Why is Teen Acne Becoming a Common Issue Today?

It’s a well-known fact that acne affects teen far more often than anyone else. Hormonal changes are usually to blame for this as this is the time when these changes occur the most. For most teens, puberty happens between the ages of twelve and sixteen, and this is the time that teens are most likely to struggle with acne. During this time, teens have extra hormones in their body and their bloodstream, and this leads to acne problems for both males and females. Luckily, this skin condition can be treated with the right oral medications and ointments.

But puberty and hormonal changes aren’t the only reason for the common teenage acne outbreaks. There are other factors to account for as well. Some factors to consider are the use of makeup, their diet, and some physiological reasons. When we look at each one of these factors up close, our eyes can be opened to new ways of dealing with this dreaded skin condition, such as making a few lifestyle changes. Here we’ll take a closer look at using makeup, the diet, and physiological factors so that you or your teen can be on their way to being acne-free.

Using Makeup - The teen years are a time of self-expression, and this is the time that many begin to experiment with makeup. But wearing certain kinds of makeup has been known to cause pimples and acne breakouts, as it can easily clog the pores. If you want to find out if your makeup is the reason behind your breakouts, simply compare an area of your face that is makeup-free with a spot that has makeup. If you have a few acne spots on your cheek, it could be caused by the foundation or blush. If you find that makeup is the culprit for your pimple problem, you’re in luck because there is a solution. Don’t worry - you don’t have to stop using makeup altogether. Simply try switching to a different makeup product, preferably one that is labeled to be acne-free.

Your Diet - the teen years are a stressful time, but stress eating isn’t going to make it all easier. While the foods that you eat as a teen probably aren’t the only reason behind your acne, it could still be contributing to the problem and actually making it worse. There are many foods that have been known to cause further inflammation and swelling of acne, including fatty foods and dairy. Try to avoid these foods and see if your skin condition gets any better. Normally, avoiding things like greasy, oily foods and dairy help to keep acne breakouts under control.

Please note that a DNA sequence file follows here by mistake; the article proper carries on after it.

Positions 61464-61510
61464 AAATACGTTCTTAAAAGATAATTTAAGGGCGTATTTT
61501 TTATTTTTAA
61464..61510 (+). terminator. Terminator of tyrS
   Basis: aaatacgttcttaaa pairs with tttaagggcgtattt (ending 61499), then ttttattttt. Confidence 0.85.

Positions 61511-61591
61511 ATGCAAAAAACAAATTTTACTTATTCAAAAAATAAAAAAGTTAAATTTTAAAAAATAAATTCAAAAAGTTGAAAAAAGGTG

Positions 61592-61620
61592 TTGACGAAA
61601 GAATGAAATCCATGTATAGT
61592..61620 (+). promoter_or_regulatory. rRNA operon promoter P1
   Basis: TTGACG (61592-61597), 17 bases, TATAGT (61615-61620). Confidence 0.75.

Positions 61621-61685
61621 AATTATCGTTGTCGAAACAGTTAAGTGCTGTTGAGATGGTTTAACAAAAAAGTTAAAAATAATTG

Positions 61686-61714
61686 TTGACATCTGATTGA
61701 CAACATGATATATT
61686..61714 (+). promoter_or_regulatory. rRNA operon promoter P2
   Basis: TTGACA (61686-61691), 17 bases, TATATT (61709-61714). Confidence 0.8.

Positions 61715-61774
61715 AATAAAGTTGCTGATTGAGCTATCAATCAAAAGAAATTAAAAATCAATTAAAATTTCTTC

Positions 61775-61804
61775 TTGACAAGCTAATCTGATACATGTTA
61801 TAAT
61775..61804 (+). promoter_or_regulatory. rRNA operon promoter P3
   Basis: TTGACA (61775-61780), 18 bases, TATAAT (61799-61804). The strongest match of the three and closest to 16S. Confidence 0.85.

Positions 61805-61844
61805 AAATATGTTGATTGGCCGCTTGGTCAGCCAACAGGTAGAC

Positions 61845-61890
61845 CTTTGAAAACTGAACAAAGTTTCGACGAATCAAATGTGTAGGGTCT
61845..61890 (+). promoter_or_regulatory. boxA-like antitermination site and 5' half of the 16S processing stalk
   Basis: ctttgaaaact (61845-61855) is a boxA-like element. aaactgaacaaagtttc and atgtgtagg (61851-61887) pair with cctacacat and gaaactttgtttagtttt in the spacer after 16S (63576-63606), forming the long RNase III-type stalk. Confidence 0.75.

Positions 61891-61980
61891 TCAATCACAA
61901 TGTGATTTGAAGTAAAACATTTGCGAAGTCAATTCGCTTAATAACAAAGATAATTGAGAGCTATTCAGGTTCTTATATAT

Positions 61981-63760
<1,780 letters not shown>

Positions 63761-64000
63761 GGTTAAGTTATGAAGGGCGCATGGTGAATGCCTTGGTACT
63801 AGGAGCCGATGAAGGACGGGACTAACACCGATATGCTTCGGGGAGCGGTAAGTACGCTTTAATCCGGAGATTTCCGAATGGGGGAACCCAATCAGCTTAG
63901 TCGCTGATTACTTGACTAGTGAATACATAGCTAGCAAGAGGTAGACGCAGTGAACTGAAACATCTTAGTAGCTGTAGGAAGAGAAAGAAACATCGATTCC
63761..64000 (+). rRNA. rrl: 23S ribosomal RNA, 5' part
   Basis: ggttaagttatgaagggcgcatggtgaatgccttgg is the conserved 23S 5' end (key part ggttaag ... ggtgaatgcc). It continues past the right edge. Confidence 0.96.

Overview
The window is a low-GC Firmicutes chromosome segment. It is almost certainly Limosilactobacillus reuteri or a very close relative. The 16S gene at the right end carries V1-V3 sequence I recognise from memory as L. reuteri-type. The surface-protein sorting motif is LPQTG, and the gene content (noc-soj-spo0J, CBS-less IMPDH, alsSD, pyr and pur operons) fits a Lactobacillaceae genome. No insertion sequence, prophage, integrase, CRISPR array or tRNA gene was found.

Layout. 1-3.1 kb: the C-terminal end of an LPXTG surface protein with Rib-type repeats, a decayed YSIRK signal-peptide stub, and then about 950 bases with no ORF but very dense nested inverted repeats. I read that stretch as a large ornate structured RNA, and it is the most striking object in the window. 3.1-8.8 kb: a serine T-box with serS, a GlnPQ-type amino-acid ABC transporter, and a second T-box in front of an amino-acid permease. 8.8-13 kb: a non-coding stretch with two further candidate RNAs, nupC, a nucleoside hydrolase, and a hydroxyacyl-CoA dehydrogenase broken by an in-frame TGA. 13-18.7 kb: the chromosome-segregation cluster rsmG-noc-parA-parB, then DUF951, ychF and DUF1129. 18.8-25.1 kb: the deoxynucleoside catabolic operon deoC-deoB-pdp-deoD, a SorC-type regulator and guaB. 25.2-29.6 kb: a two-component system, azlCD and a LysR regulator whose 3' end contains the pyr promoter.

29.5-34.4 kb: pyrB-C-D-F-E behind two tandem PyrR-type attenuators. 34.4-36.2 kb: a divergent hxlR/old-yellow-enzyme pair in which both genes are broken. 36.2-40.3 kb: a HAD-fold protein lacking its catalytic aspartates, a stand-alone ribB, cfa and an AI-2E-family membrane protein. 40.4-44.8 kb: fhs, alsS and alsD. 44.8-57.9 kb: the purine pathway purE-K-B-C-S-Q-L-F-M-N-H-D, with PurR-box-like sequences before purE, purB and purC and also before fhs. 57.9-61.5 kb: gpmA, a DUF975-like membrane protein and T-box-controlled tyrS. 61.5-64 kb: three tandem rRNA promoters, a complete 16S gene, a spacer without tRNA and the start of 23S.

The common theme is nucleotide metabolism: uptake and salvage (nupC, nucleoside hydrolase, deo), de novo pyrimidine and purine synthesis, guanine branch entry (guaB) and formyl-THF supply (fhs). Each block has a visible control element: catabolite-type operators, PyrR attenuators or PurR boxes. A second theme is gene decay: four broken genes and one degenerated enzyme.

Physiological Factors 

just like we mentioned before, acne is usually brought on by all the hormonal changes happening in the body. These hormones tend to help oil-producing glands work properly and efficiently, but in turn, this is what causes more oil to build up in the skin - and this is what causes acne. The good news is that there are plenty of different acne medications out there, such as antibiotic tablets and creams, that can help you get some relief from your acne. These medications help to reduce redness and acne by removing the dead skin cells found on the surface of your skin.

As you venture out to find the right treatment and medication that works for you, keep in mind that many acne creams and oral medications are going to have side-effects. These side-effects can be a serious problem for some people, so you might want to consider choosing products that have no side effects, such as our products here at Natural Dermatology. There are lots of factors that play into the production of acne, but with a few changes and the right treatments, you can find a cure.

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THE ND BLOG BY Jordan Marc Sully

Hi, I'm Jordan. I founded Natural Dermatology following a 15 year battle with acne. Through my own sufferings with sensitive and problem skin, I have built up a vast amount of knowledge on how to look after it carefully, naturally and holistically. I have set up this blog to simply share my knowledge. To help you achieve clear and healthy skin the same way I do. I hope you find this useful and if you have any questions, please feel free to contact me by email or on social media. E: jordan@naturaldermatology.com Ig: @naturaldermatology Fb: /naturaldermatology